LOS ANGELES (CBSLA.com/AP) — A federal judge gave final approval Monday to a settlement in a class-action lawsuit alleging Los Angeles County Sheriff’s deputies engaged in violence and abuse against jail inmates.
U.S. District Court Judge Dean D. Pregerson made the determination nearly four months after the nation’s largest sheriff’s department agreed to federal court oversight and adopted a new use-of-force policy as part of a settlement agreed to in December.READ MORE: Man Killed, 2 Injured In Violent Gardena Crash
The settlement agreement in Rosas v. Baca, which was approved by the Los Angeles County Board of Supervisors, marked the latest in several efforts to reform the scandal-plagued department beset with allegations of rampant abuse by deputies, costly lawsuits and federal convictions of deputies for obstructing an FBI probe into jail beatings.
“The issue was making sure that inmates weren’t subjected to unreasonable and excessive force,” ACLU Legal Director Peter Eliasberg said. “The nice thing is that this settlement agreement not only tells the Sheriff’s department what they have to do, but it also is monitored…”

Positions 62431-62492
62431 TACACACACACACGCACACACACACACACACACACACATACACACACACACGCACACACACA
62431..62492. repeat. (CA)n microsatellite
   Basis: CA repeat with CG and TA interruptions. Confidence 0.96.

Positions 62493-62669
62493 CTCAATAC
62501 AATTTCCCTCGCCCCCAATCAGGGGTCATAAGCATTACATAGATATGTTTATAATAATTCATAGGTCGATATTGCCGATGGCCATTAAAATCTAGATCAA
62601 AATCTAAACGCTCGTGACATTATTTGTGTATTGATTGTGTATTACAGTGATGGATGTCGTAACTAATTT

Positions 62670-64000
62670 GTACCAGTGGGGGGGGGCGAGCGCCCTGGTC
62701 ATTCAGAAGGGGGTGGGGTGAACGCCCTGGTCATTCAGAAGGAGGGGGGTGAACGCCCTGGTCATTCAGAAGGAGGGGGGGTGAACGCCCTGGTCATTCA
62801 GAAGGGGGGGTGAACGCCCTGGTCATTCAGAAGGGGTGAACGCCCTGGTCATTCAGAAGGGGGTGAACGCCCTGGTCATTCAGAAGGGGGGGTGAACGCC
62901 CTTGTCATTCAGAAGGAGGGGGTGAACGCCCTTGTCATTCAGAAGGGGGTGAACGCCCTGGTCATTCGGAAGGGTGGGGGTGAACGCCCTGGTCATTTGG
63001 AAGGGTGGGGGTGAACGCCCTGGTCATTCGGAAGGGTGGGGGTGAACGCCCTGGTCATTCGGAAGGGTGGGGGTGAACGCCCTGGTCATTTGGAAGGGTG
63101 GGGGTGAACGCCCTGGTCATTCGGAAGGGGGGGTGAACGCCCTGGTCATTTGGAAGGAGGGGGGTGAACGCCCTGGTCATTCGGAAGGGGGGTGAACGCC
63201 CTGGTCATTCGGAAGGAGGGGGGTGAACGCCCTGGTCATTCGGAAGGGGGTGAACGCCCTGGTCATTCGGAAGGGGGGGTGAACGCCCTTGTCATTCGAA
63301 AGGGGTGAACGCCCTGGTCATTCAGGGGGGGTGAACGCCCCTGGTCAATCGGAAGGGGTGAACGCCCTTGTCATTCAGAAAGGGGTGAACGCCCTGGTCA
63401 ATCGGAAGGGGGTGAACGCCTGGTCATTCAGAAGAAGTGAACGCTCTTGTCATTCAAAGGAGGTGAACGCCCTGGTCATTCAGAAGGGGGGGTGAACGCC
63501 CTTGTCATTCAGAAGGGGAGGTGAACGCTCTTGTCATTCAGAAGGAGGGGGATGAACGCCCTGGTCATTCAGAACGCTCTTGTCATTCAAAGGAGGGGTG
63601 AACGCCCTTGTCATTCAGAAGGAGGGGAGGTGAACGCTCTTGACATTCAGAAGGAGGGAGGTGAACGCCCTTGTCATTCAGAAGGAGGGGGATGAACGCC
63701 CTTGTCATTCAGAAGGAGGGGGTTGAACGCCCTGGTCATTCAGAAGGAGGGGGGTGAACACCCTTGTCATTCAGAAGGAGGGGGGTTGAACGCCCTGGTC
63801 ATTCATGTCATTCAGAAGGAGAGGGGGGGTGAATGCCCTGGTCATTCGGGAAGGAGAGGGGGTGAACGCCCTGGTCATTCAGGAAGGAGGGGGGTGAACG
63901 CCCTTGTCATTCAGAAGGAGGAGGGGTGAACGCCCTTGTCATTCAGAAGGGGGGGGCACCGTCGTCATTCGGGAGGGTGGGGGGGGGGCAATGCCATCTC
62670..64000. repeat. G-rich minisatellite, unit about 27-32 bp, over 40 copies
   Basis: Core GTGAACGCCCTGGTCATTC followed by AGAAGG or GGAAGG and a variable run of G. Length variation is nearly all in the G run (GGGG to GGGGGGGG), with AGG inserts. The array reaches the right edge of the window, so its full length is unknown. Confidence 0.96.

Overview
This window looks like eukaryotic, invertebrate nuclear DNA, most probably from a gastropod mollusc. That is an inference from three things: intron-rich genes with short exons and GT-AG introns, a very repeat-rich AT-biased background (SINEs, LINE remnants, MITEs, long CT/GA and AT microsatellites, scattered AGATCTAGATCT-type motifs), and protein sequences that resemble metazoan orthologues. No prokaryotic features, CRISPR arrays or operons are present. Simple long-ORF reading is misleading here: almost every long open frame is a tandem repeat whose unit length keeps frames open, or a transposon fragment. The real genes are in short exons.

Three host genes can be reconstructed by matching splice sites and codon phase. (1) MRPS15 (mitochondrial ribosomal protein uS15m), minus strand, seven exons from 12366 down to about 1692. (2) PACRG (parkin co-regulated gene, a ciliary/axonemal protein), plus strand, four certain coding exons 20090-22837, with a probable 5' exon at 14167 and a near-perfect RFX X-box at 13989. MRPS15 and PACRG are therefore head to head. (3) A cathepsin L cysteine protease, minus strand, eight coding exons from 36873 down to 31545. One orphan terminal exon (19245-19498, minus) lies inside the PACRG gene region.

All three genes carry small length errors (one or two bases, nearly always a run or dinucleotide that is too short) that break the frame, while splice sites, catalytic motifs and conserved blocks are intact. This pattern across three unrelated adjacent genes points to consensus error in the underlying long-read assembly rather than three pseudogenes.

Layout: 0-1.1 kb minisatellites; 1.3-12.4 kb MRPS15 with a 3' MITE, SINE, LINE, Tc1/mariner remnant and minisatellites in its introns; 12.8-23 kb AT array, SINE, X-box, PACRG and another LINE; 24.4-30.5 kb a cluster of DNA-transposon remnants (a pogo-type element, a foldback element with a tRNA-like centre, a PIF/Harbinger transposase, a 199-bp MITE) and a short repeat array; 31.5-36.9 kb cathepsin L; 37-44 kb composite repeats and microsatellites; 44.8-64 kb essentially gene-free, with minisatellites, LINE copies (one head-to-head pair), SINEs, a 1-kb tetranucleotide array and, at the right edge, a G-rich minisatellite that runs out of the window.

Since the agreement took effect, three court-appointed monitors have overseen the department, according to the American Civil Liberties Union (ACLU), which filed the lawsuit in 2012.
Former inmate Michael Holguin, who took part in the lawsuit while testifying in the case, alleges he was beaten after requesting to take a shower, resulting in stitches to his head and a broken kneecap.READ MORE: Residents Say Strong Stench In Carson Keeps Getting Stronger
The lawsuit was filed as the FBI investigated claims of excessive use of force and then-Sheriff Lee Baca weathered increasing criticism for being out of touch with his department, which runs the county jail and also provides policing in unincorporated parts of the county and some suburbs.
Baca stepped down in January after 18 underlings were charged with federal crimes ranging from beating inmates and jail visitors to obstructing justice.
The settlement provides no monetary damages and the department didn’t admit any wrongdoing.
Sheriff Jim McDonnell issued a statement Monday, reading, “While more work remains to be done to implement all the reforms our Commission recommended, I am deeply committed to implementing and institutionalizing meaningful and lasting change.”MORE NEWS: Man Suspected Of Stealing Truck Taken Into Custody Following Pursuit
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